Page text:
Likely All-Star Will Smith gets in touch with inner musician

Likely All-Star Will Smith gets in touch with inner musician

After using guitar to rehab Tommy John, Giants closer could be ready to rock Cleveland All-Star Game

ORACLE PARK — San Francisco Giants closer Smith used to hate classic rock. When the family would pile into the car for summer vacations to Panama City or Disneyworld, Smith’s father Harry gave every member of the family a chance to put a CD in. Harry would inevitably choose Pink Floyd.

“I’m listening to Pink Floyd for basically the whole car ride because their songs are 30 minutes long,” Smith said in the Giants clubhouse earlier this month. “I’m like, ‘That sucks. Come on, change the song.’”

As he got older and started going to watch his uncle, Allen Windam, play bass in his cover band, he started to think this music thing was “kind of cool.” Still, Smith said, “I never had a musical bone in my body.”

After picking up his own guitar helped in his rehab from Tommy John, Smith has not only connected with music, but came to share his father’s love for classic rock. It’s only fitting that, as almost certainly the only All-Star on a punchless San Francisco club, he’ll likely soon head to Cleveland — home of the Rock’N’Roll Hall of Fame — for the Midsummer Classic.

“You just appreciate it. Just didn’t know until I tried it,” Smith said. “Once you tried it, you realize, these guys (rock stars) are really good. They’re blessed to do this just like we’re blessed to play baseball.”

It wasn’t until just before he snapped his ulnar collateral ligament in March of 2017 that Smith had started tooling around on a non-descript acoustic six-string. As his first post-operative checkup in Los Angeles ended, he asked the surgeon, Dr. Neal ElAtrache, if he could pick the guitar up again during his long rehab.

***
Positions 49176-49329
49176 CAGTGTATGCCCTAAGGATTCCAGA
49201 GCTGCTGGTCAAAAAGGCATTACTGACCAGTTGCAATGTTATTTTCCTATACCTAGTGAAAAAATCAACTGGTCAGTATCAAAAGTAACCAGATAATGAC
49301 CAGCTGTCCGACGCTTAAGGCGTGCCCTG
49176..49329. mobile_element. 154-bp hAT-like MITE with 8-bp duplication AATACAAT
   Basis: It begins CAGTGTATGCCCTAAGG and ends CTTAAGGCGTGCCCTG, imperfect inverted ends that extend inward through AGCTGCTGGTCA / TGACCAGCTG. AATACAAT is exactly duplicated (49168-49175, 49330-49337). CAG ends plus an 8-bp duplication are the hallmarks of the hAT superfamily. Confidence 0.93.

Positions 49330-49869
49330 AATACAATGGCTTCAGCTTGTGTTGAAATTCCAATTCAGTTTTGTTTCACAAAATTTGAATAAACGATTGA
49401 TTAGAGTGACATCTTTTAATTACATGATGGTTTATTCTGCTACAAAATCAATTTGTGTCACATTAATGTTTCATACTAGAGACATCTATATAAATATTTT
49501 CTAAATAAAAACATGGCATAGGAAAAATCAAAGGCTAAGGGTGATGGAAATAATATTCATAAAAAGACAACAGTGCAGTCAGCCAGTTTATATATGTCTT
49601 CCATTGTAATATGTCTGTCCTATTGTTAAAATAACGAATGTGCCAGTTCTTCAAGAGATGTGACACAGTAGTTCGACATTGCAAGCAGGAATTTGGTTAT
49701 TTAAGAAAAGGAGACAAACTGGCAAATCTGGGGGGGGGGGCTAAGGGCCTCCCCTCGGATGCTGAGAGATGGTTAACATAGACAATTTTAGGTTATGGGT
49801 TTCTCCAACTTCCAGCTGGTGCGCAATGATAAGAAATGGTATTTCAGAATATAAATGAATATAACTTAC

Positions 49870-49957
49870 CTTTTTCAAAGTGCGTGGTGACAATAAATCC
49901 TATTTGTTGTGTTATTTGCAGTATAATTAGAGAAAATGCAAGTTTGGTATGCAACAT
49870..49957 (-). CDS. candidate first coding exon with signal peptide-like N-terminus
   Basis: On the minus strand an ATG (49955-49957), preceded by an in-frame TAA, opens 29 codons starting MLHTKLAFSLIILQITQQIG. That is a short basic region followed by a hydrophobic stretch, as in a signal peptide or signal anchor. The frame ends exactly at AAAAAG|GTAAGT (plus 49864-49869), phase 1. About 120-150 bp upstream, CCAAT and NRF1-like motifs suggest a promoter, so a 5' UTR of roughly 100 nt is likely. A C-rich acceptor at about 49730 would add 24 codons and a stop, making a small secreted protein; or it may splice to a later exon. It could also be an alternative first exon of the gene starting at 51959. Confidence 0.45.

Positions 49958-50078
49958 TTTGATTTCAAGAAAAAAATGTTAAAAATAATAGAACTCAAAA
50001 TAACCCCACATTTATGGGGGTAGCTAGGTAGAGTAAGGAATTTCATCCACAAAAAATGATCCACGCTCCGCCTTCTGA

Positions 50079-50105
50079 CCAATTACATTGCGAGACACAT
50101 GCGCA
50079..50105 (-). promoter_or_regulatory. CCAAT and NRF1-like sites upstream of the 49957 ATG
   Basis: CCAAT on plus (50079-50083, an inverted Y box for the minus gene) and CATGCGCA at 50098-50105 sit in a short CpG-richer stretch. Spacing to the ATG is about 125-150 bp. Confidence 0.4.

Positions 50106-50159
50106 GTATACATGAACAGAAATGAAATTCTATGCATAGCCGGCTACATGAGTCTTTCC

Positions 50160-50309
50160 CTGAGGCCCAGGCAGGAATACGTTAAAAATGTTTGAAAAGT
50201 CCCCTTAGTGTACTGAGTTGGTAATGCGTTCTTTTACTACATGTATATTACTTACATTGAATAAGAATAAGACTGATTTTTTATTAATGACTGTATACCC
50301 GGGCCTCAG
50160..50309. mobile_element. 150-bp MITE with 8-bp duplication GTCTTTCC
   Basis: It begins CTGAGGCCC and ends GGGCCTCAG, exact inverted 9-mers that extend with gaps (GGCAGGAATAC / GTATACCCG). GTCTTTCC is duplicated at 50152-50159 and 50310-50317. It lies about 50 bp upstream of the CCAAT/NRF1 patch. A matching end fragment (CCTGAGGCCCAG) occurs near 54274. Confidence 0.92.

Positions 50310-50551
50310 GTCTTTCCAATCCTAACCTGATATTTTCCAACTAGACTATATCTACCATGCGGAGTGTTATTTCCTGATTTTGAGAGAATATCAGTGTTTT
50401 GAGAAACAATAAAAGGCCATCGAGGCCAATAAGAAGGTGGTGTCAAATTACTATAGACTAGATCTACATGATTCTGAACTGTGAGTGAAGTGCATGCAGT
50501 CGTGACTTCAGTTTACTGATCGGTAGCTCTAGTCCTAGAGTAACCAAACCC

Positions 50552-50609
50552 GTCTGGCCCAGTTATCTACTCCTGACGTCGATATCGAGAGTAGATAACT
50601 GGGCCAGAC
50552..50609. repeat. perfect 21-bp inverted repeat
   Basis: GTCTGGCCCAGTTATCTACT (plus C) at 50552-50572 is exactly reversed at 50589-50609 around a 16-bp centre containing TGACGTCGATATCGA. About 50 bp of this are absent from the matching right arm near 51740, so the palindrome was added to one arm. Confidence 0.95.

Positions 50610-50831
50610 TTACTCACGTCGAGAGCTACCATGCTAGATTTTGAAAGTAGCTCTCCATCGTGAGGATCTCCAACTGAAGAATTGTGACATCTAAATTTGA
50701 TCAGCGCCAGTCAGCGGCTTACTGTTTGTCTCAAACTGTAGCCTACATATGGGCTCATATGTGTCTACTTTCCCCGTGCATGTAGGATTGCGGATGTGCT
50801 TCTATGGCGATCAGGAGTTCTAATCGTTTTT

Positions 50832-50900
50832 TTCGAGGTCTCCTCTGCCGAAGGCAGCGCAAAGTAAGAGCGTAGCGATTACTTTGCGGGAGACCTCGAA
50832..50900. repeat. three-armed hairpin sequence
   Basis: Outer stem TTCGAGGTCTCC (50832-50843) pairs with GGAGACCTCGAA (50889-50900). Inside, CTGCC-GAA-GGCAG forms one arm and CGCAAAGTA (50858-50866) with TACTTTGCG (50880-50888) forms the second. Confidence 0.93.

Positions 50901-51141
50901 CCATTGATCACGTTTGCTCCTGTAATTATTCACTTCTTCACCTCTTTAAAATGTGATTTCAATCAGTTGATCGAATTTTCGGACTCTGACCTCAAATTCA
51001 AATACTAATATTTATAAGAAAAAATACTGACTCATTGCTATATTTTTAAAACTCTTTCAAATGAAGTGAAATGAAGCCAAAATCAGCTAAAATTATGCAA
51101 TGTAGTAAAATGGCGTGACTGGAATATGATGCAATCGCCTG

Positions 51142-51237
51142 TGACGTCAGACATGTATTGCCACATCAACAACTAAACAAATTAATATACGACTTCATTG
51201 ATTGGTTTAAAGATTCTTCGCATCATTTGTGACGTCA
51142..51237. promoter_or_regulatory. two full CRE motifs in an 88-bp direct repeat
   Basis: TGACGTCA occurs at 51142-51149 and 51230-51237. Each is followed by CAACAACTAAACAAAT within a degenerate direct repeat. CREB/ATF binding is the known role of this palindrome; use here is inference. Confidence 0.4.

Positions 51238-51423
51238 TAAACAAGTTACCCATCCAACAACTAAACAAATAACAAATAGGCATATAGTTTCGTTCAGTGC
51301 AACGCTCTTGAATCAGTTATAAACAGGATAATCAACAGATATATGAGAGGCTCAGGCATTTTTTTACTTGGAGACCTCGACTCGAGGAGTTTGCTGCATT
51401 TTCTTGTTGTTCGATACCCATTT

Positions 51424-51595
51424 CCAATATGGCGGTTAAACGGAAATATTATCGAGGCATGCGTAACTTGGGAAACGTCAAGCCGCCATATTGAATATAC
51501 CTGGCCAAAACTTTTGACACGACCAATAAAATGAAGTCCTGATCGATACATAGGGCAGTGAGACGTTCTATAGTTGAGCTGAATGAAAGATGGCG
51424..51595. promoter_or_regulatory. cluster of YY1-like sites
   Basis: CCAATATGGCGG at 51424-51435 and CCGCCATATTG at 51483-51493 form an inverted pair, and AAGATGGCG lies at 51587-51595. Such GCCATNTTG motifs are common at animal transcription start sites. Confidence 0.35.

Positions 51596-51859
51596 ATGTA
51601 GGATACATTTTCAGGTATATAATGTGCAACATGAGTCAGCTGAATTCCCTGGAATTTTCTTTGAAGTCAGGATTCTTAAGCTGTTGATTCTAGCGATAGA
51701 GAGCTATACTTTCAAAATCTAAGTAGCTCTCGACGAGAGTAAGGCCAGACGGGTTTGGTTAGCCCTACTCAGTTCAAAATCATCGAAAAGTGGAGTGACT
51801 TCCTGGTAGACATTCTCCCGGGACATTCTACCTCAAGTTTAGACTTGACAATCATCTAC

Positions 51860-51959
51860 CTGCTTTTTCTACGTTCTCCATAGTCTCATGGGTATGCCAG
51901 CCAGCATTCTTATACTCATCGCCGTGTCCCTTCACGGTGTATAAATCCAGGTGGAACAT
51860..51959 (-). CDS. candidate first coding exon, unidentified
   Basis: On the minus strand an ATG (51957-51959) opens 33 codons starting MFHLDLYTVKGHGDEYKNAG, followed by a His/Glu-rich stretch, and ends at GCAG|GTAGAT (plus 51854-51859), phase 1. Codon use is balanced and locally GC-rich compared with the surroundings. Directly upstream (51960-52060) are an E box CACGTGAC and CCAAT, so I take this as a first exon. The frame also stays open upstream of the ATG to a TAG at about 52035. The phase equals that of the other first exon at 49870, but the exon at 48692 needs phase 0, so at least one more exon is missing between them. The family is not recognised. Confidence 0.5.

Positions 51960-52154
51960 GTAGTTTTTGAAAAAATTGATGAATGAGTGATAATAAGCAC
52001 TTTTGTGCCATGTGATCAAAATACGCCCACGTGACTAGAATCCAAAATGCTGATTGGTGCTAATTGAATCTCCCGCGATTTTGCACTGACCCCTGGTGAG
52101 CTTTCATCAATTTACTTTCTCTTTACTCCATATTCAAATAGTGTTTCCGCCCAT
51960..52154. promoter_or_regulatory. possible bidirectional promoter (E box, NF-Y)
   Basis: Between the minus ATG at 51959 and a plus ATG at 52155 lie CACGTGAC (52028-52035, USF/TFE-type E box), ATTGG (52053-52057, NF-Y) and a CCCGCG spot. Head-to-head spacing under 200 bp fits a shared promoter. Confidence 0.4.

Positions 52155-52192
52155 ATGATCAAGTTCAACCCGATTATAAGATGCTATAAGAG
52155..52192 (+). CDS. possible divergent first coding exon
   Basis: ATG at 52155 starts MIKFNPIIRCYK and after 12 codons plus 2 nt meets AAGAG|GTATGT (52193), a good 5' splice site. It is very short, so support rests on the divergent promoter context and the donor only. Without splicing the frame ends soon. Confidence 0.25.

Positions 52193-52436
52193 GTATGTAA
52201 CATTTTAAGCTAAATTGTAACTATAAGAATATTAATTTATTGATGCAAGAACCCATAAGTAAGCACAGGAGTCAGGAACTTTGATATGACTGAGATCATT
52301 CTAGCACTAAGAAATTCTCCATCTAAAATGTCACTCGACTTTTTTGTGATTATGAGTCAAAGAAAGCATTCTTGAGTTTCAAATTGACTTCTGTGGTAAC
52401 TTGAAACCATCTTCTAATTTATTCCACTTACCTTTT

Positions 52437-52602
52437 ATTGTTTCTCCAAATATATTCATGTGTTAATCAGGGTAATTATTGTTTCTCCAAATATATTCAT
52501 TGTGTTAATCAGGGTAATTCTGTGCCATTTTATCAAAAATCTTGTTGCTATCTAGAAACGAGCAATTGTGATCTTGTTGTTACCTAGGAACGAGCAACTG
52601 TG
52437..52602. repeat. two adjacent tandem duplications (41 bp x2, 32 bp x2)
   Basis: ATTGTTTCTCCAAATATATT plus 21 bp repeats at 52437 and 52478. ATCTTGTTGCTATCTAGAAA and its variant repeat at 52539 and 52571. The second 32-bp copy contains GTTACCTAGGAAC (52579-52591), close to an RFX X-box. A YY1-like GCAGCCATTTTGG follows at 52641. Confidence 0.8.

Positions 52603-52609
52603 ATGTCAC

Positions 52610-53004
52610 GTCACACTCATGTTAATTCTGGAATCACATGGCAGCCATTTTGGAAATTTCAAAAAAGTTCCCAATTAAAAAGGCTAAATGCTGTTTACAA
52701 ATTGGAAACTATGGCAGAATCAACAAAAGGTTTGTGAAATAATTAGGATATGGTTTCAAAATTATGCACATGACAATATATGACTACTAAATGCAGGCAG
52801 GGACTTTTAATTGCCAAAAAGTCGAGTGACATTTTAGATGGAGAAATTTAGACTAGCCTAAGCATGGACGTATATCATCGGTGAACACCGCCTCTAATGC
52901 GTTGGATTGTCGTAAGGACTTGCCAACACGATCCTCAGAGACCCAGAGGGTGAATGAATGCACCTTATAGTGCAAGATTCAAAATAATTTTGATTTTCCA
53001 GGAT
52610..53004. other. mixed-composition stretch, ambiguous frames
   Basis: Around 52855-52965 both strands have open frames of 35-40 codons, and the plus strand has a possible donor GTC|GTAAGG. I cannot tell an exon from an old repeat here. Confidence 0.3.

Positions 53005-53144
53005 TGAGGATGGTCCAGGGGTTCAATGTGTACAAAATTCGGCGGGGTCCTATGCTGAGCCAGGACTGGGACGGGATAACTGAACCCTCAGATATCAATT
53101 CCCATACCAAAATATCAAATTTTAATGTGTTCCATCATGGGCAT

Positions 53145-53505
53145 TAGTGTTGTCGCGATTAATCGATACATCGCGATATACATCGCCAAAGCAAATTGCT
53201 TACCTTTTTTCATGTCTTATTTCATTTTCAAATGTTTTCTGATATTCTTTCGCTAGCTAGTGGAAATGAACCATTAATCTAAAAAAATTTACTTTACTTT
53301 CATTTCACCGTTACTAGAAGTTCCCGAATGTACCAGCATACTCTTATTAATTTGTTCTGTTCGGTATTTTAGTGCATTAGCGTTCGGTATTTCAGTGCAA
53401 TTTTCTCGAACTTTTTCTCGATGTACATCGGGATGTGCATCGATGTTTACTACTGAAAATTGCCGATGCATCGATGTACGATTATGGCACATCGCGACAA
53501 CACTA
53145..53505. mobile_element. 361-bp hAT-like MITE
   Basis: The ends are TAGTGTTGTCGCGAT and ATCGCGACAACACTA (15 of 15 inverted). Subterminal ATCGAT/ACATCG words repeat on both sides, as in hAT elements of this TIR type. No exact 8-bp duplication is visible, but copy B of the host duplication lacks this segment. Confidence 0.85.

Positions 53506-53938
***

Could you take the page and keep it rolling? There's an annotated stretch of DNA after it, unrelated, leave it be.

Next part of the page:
Despite being a lefty on the mound, Smith, 29, plays the guitar right-handed, meaning his surgically-repaired left elbow does most of the tough fingering work. To Smith’s surprise, ElAtrache encouraged him.

“He said, ‘If anything, that’ll be good for you, with all the muscles in your hand and forearms,’” Smith said.

Fourteen weeks later, he got the go-ahead. As Smith rehabbed over the next 10 months, his guitar was his constant companion as he used it to strengthen the muscles in his forearm.

Now, it’s a rare day when he won’t strum out a few bars, either in his apartment, in clubhouse or elsewhere in the team complex underneath the stands. He tries to spend 15 minutes plucking away every day, and takes the guitar on most road trips. He makes sure Dereck Rodriguez — who has the room next to him on the road — isn’t bothered by his practicing. “You just never know with hotel walls,” he said.

He waits patiently for his girlfriend to leave their apartment before jamming.

“When she goes to the grocery store or something, I’ll pull it out and crush it as long as I can,” he said.

It’s not always as pretty as one of his saves.

“I’ll be sweating. I get mad at myself. I’ll start screaming and cussing,” Smith said.

Ultimately, Smith just wants to be able to play competently around a campfire, but there was an unexpected bonus in his practicing: Over the course of his rehab, he began to understand why his dad loved classic rock.

“We’ll listen to the Led Zeppelin, the Pink Floyd’s, the Eagles and Bob Seger and all that stuff,” Smith said. “Now that I’m learning to play the guitar, I look up some of the songs, and you have so much more respect and appreciation for those guys, because that stuff they do is not easy at all. It’s really freakin’ hard.”

Last fall, when Smith and a group of childhood friends made a boys’ trip out to Cleveland to see the Atlanta Falcons play the Browns, Harry excitedly phoned his son and asked if they were going to hit up the Rock’n’Roll Hall of Fame. He himself had never been. The group woke up early and got there as soon as it opened, spending an all-too-brief half a day there. Smith took photos of Led Zeppelin memorabilia and texted them to his dad.

“We kind of got rushed through it,” Smith said. “There’s just so much stuff there to do. So many exhibitions.”

One of the exhibitions covered the history of guitars, including Les Paul’s first crack at an electric: A metal wire stretched lengthwise on a two-foot section of traintrack called The Rail.

“How it was built, the railroad post, I saw that one,” Smith said. “It was crazy … Now, look at them. They’re $1,000 guitars now, and this guy made one out of a railroad tie. It’s pretty cool how far they’ve come.”

Should Smith be headed back to the city as an All-Star — leading the fourth-best bullpen in the Majors with a career-best 1.95 ERA and 21 saves in 21 chances, it’s a near lock he will — he’s bringing his dad to the Rock Hall.

“I’m sure my dad and family will be up there, so I’d try and sneak off and take pops up there,” Smith said. “I’m sure my mom would go too, but it’s more of a father-son thing, with the classic rock and stuff like that.”


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